The Quarterly Report on Inflation, prepared by Bank staff, states that domestic inflation developments continue to be shaped by the balance between two opposing forces: intensifying cost pressures and the weakness of domestic demand. Increases in commodity prices, particularly oil and food prices, are likely to keep inflation elevated throughout most of 2011. Reflecting these factors, the Bank expects the annual average rate of consumer price inflation to be 3.9% in 2011. Inflation is projected to fall back to an average of 3.6% next year as a result of subdued domestic demand.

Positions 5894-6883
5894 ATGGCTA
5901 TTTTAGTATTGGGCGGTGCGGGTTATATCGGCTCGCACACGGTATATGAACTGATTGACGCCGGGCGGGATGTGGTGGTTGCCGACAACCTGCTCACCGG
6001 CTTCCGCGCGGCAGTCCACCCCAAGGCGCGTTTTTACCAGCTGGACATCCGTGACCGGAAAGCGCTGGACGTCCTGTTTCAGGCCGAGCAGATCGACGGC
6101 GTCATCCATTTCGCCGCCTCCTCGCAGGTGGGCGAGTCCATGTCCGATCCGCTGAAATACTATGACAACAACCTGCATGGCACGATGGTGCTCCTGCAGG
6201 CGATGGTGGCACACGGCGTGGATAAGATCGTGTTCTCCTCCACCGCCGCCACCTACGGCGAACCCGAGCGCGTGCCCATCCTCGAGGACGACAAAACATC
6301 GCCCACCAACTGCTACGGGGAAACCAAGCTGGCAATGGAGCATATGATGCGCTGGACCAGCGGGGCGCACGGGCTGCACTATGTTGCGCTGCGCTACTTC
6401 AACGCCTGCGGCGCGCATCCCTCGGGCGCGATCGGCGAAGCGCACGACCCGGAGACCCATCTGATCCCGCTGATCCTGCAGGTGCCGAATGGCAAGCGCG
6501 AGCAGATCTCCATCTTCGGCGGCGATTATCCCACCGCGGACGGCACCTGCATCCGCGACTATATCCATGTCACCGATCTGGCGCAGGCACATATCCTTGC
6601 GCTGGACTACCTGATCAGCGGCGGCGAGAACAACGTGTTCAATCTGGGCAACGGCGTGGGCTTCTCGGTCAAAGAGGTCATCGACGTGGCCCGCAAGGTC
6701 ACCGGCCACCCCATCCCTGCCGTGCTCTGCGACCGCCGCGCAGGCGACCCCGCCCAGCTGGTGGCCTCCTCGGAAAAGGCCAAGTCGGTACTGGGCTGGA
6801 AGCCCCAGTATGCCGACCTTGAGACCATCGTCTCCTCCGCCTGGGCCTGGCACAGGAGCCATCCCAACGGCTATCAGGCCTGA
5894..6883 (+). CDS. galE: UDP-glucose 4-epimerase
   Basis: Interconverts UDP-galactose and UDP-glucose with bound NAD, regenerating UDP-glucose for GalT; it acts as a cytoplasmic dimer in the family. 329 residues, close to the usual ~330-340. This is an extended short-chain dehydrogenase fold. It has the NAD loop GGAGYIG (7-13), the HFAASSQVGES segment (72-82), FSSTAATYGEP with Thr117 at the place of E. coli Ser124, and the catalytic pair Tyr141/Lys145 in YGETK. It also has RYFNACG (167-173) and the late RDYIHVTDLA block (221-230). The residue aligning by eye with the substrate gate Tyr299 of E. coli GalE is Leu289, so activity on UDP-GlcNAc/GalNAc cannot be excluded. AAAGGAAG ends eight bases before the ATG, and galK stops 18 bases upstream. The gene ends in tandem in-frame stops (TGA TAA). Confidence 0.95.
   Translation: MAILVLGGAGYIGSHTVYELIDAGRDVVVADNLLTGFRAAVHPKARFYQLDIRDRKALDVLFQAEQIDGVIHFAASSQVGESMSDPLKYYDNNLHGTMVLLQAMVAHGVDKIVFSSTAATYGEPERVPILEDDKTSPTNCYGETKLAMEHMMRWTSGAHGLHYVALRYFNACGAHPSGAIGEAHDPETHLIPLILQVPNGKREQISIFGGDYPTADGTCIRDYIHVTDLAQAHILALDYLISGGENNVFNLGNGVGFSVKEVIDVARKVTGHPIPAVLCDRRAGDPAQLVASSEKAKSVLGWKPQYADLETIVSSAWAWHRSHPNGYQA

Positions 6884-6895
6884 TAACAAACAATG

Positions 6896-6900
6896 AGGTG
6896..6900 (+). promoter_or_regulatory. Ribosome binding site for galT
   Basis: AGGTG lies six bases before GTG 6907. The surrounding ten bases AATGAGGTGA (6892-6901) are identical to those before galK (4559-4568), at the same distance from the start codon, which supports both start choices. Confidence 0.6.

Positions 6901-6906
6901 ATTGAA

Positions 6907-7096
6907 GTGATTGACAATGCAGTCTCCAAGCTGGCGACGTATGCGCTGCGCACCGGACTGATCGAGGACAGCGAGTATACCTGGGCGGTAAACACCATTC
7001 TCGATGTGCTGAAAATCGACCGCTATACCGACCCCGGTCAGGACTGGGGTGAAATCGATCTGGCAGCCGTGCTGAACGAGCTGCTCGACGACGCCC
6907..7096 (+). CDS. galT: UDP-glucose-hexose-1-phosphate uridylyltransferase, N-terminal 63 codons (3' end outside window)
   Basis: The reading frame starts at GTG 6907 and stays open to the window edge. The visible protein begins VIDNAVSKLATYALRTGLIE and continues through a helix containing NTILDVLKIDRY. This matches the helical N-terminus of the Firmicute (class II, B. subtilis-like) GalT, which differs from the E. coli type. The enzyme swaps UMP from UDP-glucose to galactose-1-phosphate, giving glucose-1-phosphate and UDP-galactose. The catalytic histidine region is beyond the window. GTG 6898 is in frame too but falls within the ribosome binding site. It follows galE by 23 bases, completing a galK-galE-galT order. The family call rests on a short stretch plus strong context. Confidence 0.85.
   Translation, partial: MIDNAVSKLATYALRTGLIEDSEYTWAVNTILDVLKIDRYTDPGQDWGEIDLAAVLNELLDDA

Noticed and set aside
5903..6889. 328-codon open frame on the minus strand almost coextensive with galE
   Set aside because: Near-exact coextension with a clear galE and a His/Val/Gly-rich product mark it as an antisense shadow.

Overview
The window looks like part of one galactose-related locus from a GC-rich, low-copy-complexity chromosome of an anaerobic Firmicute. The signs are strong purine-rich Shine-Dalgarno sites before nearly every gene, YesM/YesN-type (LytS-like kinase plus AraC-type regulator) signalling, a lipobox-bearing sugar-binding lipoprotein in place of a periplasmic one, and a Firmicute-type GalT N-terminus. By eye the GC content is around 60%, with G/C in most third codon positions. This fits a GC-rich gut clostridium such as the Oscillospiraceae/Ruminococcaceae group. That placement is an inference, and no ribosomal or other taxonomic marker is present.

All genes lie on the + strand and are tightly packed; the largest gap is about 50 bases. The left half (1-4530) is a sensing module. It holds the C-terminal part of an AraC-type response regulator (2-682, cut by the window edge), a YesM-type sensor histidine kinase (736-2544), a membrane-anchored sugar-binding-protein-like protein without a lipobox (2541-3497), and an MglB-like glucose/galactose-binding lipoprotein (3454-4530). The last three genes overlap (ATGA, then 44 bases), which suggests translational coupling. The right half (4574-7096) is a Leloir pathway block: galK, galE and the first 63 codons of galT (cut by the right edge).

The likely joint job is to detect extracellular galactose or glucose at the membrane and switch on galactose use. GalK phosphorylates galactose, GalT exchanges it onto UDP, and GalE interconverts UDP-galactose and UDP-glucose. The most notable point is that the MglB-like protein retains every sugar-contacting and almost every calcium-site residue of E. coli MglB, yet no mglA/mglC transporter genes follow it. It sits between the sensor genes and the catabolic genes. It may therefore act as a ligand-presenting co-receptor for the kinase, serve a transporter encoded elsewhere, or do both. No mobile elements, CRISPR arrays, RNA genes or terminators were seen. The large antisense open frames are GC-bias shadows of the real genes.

In the baseline projection, the 3% inflation target, consistent with price stability, can be achieved by the end of 2012 by keeping interest rates at their current level for an extended period.

The Bank has revised down its outlook for domestic economic growth relative to the March projection; and the level of output is likely to remain below its potential in the next two years. The Bank expects economic growth to be 2.6% in 2011 and 2.7% in 2012. The measures taken by the Government to improve fiscal sustainability and create the conditions for longer-term growth are likely to lead to a temporary slowdown in household income growth. Exchange rate uncertainty, stemming from the sovereign debt problems within the euro area, is expected to prompt households to increase their precautionary savings.